samedi 16 avril 2011

Slow food, I mean, slow photography

"(...) in parallels to food, we already have RAW photography, and then there will be the "100-miles" photography movement at some point. (...)"


samedi 9 avril 2011

C'est la peinture...

La photographie lente... ce serait donc la peinture...

"The phrase, "slow photography," might conjure images of large format cameras or glass plate techniques; even the idea of loading film may seem slow considering the efficient speed in which photographic images are created today. However, another connotation may not allude to a technology so much as it does sensibility an approach to understanding particular roles that photographs can play, a methodical and drawn out way to produce paintings. The three artists in Slow Photography use photography as a starting point, taking exorbitant amounts of time to produce ostensible "photos": paintings that appear to translate a photographic record, yet are something else entirely."

Horton Gallery / Press Release

vendredi 8 avril 2011

Charles Lemaire / Je suis plutot du cote slow...

"(...) Vous aimez prendre votre temps...

Oui, je fais finalement très peu de photos, mais je prends le temps de les faire. Si je rate une photo d'automne, ce n'est pas grave, j'attendrai l'automne prochain. J'essaie d'inscrire la photo dans la durée, là où, avec l'avènement du numérique, elle est entrée dans l'intantanné. Comme il existe le fast-food et le slow-food, il y a la fast-photo et la slow-photo. Je suis plutôt du côté "slow". (...)

J'ai toujours voulu faire des photos qui permettent de souffler. (...)"

"Inscrire la photo dans la durée" par Th. J / Interview de Charles Lemaire / Vers L'Avenir / 9/9/2005

jeudi 7 avril 2011

Adam Broomberg, Oliver Chanarin / prison photography

"(...) I have coined the term Slow Photography for this piece because they lug about a 4×5 camera and as well as standing over the top of their medium format to hold a conversation, they’ll usually stick around for a week or three.

There is a sense that Broomberg and Chanarin arrive ‘either too early or too late’ and not within the usual media-driven time scale at a site of social crisis.

Source: Prison photography

mercredi 6 avril 2011

Tim Wu / A quoi ca rime de photographier ?

"Defined more carefully, slow photography is the effort to flip the usual relationship between process and results. Usually, you use a camera because you want the results (the photos). In slow photography, the basic idea is that photos themselves—the results—are secondary. The goal is the experience of studying some object carefully and exercising creative choice. That's it.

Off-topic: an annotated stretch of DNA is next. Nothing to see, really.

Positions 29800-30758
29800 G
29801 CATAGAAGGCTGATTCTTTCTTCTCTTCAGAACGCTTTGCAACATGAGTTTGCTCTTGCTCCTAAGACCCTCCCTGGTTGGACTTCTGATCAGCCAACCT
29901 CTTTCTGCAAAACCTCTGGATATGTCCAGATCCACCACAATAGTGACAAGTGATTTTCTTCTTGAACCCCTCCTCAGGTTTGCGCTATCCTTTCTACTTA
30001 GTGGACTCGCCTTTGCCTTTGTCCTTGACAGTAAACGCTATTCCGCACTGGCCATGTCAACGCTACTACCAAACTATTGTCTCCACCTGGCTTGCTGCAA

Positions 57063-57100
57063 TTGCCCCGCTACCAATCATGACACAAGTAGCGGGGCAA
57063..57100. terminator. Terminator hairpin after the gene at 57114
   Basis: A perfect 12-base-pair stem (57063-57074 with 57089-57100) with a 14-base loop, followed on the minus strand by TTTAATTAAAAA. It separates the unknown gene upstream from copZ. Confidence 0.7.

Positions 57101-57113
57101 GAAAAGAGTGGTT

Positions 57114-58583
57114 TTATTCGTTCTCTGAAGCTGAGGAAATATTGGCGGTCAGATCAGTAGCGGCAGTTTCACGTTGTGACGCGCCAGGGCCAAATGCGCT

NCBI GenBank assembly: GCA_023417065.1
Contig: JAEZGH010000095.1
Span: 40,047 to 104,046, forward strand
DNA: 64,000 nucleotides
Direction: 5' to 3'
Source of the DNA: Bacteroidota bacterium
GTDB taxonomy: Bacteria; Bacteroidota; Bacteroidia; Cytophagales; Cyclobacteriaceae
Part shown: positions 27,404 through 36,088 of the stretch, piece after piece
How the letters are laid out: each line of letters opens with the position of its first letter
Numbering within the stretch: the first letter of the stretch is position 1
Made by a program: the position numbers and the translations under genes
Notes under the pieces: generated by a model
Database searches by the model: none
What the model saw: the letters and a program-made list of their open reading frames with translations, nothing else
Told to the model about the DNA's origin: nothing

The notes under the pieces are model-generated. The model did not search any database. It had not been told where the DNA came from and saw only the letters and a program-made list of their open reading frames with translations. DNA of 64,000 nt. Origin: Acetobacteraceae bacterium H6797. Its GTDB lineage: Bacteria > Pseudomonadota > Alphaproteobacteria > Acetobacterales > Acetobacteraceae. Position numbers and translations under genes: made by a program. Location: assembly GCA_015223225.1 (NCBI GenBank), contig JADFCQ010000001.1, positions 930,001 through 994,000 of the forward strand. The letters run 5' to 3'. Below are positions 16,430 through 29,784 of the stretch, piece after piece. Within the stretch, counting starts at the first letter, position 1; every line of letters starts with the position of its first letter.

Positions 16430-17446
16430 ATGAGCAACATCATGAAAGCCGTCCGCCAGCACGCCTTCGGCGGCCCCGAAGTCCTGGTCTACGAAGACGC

Step 1 in slow photography is spending a long time studying the subject. As one guide enjoins, "pay more attention to your subject than to your camera." That's an order to actually use your eyes. It calls for consideration not just of what you think you see (a tree or a dog) but of the colors and shapes that present themselves. Thinking dog or tree can blind you to what you are really seeing—which is, in the end, a series of photons arranged in a way that for convenience you call dog. It may sound like semantics, but it makes all the difference. When you look carefully and avoid trying to label what you see, you inevitably start to notice things that you mightn't have otherwise.

If Step 1 is a long consideration of the subject, Step 2 is the exercise of creative choices—the greatest pleasure that our automatic cameras rob us of. What should be in the frame and what should be excluded is the most obvious decision, but there's also exposure, depth of field, and more technical choices beyond that. Making such deliberate decisions requires a little bit of courage, for you cannot blame the camera if the results are bad. Yet these choices are, to my mind, the whole game. They are what individualizes photography, what puts the stamp of your personality on the photo.

After taking these two steps, taking the photo becomes irrelevant. You've already had the experience. At this stage, you could shoot with a filmless camera, and the process could retain its power. In the logic of slow photography, the only reason to take photos is to gain access to the third stage, playing around in post-production, whether in a darkroom or using photo-editing tools, an addictive pleasure.

The Slow-Photography Movement, What is the point of taking pictures? / Tim Wu sur Slate

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